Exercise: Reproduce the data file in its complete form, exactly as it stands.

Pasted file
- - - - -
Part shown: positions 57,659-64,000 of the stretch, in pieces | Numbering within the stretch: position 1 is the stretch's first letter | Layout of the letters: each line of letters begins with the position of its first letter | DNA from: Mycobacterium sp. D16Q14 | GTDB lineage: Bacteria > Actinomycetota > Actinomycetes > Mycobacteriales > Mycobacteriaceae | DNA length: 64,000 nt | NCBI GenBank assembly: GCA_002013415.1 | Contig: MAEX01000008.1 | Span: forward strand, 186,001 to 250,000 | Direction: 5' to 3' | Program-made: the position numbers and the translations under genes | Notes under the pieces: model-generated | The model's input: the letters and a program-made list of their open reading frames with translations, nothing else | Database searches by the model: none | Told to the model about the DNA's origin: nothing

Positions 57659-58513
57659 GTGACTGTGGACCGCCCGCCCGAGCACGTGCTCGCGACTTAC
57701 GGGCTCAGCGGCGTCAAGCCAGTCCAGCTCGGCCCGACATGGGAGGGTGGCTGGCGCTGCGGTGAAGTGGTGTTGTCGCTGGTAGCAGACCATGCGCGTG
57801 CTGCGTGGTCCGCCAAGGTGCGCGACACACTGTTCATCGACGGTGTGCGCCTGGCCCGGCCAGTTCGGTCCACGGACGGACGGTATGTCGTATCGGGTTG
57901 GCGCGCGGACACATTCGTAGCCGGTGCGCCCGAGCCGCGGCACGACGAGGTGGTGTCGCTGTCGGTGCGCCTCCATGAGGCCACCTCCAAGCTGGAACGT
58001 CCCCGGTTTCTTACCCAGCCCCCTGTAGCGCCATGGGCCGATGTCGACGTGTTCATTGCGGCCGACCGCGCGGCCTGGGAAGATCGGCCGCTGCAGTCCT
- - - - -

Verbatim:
Part shown: positions 57,659-64,000 of the stretch, in pieces | Numbering within the stretch: position 1 is the stretch's first letter | Layout of the letters: each line of letters begins with the position of its first letter | DNA from: Mycobacterium sp. D16Q14 | GTDB lineage: Bacteria > Actinomycetota > Actinomycetes > Mycobacteriales > Mycobacteriaceae | DNA length: 64,000 nt | NCBI GenBank assembly: GCA_002013415.1 | Contig: MAEX01000008.1 | Span: forward strand, 186,001 to 250,000 | Direction: 5' to 3' | Program-made: the position numbers and the translations under genes | Notes under the pieces: model-generated | The model's input: the letters and a program-made list of their open reading frames with translations, nothing else | Database searches by the model: none | Told to the model about the DNA's origin: nothing

Positions 57659-58513
57659 GTGACTGTGGACCGCCCGCCCGAGCACGTGCTCGCGACTTAC
57701 GGGCTCAGCGGCGTCAAGCCAGTCCAGCTCGGCCCGACATGGGAGGGTGGCTGGCGCTGCGGTGAAGTGGTGTTGTCGCTGGTAGCAGACCATGCGCGTG
57801 CTGCGTGGTCCGCCAAGGTGCGCGACACACTGTTCATCGACGGTGTGCGCCTGGCCCGGCCAGTTCGGTCCACGGACGGACGGTATGTCGTATCGGGTTG
57901 GCGCGCGGACACATTCGTAGCCGGTGCGCCCGAGCCGCGGCACGACGAGGTGGTGTCGCTGTCGGTGCGCCTCCATGAGGCCACCTCCAAGCTGGAACGT
58001 CCCCGGTTTCTTACCCAGCCCCCTGTAGCGCCATGGGCCGATGTCGACGTGTTCATTGCGGCCGACCGCGCGGCCTGGGAAGATCGGCCGCTGCAGTCCT